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9 Ways To Cut Your Electric Bill By Up To 75 Percent

9 Ways To Cut Your Electric Bill By Up To 75 Percent

In these tough economic times, it’s more important than ever to save money on your monthly expenses wherever you can. One of the easiest ways to do this is by reducing your electricity bill.

According to recent studies, you can reduce your electric bill by up to 75% simply by making a few changes to your everyday habits!

In this blog post, we’ll discuss some easy ways to save on energy costs, save the environment, and keep more money in your wallet.

Here are 9 simple ways to reduce your electric bill:

1. Turn off the lights when you leave a room

It’s always tempting to wander from room to room, leaving a trail of illumination in your wake, because you think you’ll be back soon. Next thing you know, you’ve been downstairs for three hours, while the bedroom light has been on the whole time!

Turning off the lights when you leave a room helps conserve energy, and it’s good for the environment.

2. Use energy-efficient light bulbs

If you’re home, at some point during the day, you’ll need to switch on a light. For most people, especially night owls, it’s not uncommon for their lights to stay on for several hours a day.

Switching to energy-efficient light bulbs is a great way to reduce your electric bill, because these bulbs use less electricity than traditional incandescent bulbs. What’s more, you won’t necessarily be sacrificing quality or brightness – many energy-efficient bulbs are just as good as, if not better than, traditional bulbs.

You can buy LED or CFL light bulbs at most hardware or online stores, and they last much longer than incandescent bulbs.

3. Unplug electronics when they’re not in use

Believe it or not, many appliances continue to draw power even when they’re turned off. This is called ” phantom power .”

Phantom power is a big contributor to energy waste, so unplugging electronics when they’re not in use is a great way to reduce your electric bill.

TVs, DVD players, and microwaves are just some of the appliances that continue to consume electricity when they’re plugged in but not turned on. According to Save on Energy, phantom power may account for up to 10% of your yearly electricity costs.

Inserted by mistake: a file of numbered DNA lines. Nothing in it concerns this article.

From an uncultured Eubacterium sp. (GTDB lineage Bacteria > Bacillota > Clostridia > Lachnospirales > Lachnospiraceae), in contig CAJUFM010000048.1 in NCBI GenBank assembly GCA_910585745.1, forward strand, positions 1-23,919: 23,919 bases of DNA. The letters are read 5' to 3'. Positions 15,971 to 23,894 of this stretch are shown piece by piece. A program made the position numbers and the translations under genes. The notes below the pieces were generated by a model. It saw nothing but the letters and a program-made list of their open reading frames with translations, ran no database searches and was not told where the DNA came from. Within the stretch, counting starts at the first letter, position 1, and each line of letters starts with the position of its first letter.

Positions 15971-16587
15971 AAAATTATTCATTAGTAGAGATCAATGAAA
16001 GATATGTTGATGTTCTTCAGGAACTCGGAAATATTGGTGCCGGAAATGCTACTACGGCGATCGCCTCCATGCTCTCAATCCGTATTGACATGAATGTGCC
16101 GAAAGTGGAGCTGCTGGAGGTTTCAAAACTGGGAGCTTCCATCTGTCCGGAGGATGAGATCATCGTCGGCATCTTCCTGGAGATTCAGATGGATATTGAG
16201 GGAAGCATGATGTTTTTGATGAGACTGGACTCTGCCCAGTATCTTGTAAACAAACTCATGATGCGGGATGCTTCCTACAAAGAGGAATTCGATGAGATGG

Find out more about what “phantom power” is.

4. Defrost your freezer regularly and vacuum the coils on your refrigerator

Your freezer and refrigerator consume energy constantly, running non-stop, 24/7, 365 days a year.

One way to reduce the amount of electricity your freezer uses is by defrosting it regularly, as defrosting makes it run more efficiently. How? Because the cold air doesn’t have to work as hard to maintain a low temperature when there’s no ice buildup.

You can buy a special defroster tool that helps you do this, or you can just put a bowl of hot water in the freezer and swap it out every 15-20 minutes.

Another way to reduce energy consumption is by vacuuming the coils on your refrigerator. The coils collect a lot of dust and dirt, which makes the refrigerator work harder and use more energy to cool down.

You can vacuum the coils yourself with a brush attachment, or you can get a professional in to have them cleaned.

Some refrigerators come with a self-cleaning coil function that does this automatically, so check your refrigerator’s manual to see if yours has this feature.

5. Cook food using the microwave instead of the oven

The oven is one of the most energy-intensive appliances in your home. It uses more electricity to cook food than the microwave does, so using the microwave whenever possible is a great way to reduce your electric bill.